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Thursday, March 17, 2011

Sue's "Walmart/Troymart" piece

Sue's post is now an OpEd in The Oakland Press. Go read and add your thoughts to the comments.
Here's a sample:

Troy anti-tax group wants bargain basement city

There was a recent documentary about Wal-Mart entitled “The High Cost of Low Price” in which the true impact of bargain stores was explored.

It profiles the struggles of American commerce and manufacturing, of small towns and average Americans who have been adversely affected by those in pursuit of the lowest price — at any cost.

When you stop to think about it, Troy is becoming a Wal-Mart city. Granted, many of us are struggling to pay our bills and need a bargain where we can find it. But do we want our city run this way? With drastically decreased funding from lower property values, a loss of revenue from all the businesses that have left Troy and the crippling loss of state revenue sharing, our city leaders are struggling to spread our tax dollars far enough to cover even the most vital of services.

Unfortunately, with two recently defeated millage requests, voters seem to have told the city what we don’t want: A library, an adequately staffed police department, a public works department equipped for heavy snow, and more.

Further, with a charter amendment in 2008, voters told the city government that council members cannot — as in most other municipalities — levy minor operating millage increases without consent of the people. Sadly, the last two recent ballot measures asking for that consent were fraught with political interference from a radical, anti-tax group and one of our own city council members.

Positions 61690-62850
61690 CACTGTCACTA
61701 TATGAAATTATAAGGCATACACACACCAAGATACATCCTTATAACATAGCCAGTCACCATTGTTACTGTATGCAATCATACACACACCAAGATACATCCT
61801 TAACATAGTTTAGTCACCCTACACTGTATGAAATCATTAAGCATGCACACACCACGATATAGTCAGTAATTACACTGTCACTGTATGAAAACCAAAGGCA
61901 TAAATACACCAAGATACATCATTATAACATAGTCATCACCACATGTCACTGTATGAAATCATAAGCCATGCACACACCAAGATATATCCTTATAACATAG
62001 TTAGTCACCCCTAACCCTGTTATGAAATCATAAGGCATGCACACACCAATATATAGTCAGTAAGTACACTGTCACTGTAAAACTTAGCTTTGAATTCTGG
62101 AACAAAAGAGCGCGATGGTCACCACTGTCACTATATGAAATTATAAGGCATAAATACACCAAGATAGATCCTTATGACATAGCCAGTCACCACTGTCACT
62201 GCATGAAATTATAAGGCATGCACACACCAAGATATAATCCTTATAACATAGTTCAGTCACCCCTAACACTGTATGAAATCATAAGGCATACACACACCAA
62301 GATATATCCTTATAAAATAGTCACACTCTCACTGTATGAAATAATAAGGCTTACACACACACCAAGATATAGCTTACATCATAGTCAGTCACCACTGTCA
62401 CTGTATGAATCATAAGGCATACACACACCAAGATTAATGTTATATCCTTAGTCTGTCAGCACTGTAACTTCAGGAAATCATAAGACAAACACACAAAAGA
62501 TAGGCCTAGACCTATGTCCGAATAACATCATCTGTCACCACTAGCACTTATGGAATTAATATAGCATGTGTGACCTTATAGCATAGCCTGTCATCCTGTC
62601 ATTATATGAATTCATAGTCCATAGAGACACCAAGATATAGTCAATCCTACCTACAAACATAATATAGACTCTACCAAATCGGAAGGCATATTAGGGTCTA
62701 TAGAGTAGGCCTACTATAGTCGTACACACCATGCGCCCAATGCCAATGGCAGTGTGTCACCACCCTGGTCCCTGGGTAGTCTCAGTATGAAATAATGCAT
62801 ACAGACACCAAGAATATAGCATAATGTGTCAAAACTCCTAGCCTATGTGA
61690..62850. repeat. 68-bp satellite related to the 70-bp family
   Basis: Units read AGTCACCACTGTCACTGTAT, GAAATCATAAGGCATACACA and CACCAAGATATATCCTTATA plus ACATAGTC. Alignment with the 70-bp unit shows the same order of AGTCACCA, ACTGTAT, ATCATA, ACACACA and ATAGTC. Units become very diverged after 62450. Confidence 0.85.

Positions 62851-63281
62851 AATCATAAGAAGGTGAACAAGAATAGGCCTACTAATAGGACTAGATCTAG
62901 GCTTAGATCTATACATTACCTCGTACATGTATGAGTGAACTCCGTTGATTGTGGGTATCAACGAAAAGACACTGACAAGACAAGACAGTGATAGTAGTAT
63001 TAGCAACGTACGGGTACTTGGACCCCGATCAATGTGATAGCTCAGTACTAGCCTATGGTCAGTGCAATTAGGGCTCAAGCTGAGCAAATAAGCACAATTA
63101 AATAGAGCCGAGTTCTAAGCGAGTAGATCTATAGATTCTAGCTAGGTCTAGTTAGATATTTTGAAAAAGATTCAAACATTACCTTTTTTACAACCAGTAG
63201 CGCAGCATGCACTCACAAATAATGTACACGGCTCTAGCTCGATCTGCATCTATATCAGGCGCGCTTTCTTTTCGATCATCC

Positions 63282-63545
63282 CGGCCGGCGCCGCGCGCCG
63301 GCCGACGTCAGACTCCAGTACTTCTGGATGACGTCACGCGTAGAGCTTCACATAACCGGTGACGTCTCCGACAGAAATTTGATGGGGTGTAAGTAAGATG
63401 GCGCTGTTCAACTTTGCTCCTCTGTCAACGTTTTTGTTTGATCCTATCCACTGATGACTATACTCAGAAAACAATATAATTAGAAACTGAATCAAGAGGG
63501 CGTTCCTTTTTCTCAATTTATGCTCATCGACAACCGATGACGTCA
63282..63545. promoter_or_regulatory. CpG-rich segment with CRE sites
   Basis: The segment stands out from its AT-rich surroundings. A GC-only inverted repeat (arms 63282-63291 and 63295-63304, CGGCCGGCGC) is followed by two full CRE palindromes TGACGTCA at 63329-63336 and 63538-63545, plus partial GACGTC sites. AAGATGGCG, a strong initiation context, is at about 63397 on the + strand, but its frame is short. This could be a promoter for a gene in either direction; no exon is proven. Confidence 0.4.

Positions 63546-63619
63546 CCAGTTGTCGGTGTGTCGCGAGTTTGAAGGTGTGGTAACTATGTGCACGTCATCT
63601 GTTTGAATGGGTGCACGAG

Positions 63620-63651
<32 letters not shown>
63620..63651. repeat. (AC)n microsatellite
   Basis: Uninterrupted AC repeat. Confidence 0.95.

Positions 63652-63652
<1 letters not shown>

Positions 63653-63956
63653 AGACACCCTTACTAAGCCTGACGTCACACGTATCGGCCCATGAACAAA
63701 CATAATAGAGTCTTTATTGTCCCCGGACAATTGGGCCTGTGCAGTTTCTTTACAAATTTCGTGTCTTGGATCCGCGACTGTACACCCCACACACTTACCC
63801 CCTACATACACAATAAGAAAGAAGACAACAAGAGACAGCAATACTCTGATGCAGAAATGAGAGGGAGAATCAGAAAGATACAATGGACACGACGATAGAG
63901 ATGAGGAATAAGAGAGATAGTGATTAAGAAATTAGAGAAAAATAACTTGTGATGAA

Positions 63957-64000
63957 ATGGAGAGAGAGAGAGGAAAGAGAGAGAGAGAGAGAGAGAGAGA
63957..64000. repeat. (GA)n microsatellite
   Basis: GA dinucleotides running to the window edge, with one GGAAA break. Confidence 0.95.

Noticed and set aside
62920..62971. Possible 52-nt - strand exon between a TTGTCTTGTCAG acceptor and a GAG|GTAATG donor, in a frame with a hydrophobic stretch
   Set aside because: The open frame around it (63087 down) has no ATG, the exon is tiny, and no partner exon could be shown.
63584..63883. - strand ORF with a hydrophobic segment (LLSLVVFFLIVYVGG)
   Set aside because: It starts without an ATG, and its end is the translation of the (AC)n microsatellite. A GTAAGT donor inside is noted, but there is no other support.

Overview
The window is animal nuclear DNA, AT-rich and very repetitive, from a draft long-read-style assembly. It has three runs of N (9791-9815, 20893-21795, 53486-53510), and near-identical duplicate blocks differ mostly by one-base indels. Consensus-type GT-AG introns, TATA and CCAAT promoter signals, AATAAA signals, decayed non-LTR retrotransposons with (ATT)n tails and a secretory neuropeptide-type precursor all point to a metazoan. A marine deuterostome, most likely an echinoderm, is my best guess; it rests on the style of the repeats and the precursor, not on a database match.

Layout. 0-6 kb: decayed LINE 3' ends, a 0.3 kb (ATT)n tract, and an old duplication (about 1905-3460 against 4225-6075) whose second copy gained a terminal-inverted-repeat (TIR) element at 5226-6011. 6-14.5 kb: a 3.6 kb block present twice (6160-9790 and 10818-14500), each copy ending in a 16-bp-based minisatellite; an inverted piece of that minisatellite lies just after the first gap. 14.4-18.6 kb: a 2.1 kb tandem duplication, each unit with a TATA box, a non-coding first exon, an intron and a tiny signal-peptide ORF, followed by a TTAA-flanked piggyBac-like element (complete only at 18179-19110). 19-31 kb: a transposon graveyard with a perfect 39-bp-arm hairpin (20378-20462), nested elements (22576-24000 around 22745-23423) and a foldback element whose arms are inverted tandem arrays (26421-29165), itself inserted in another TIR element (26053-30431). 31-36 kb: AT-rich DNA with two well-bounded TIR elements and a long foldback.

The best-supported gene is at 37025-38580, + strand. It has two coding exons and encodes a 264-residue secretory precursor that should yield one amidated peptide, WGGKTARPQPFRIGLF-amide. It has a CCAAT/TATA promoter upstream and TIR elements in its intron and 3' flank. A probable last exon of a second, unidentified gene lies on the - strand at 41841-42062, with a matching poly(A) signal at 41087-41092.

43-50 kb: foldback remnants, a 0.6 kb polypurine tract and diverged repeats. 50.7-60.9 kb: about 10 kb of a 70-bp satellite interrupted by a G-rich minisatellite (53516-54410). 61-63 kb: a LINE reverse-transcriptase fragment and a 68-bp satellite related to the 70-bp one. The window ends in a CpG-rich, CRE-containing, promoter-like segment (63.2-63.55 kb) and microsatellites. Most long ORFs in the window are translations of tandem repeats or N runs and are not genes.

1. I am trying to think of some way to save our library.
    Is there such a thing as "voluntary taxation?" Could citizens send money to the Troy treasury for a library fund? The city is going to spend over a hundred thousand dollars to maintain the library. The money people send in could be added to that. This would just be a stop gap measure. The media and notices at the library could help spread the word.
    I would gladly give what I had saved in property tax.
    Keep up the fight.

  2. The way Troy was able to fund its services for decades when the large business presence in this city. What it needs to return to a higher level of service is, in part, increased business investment. And what business just announced it was investing heavily in the city? Oh yeah, Wal-Mart.

  3. Very true, Anon. We would benefit from an increase in economic development.

    We don't have enough of that right now, even with WalMart expanding their site.

    And you missed the real point of the article.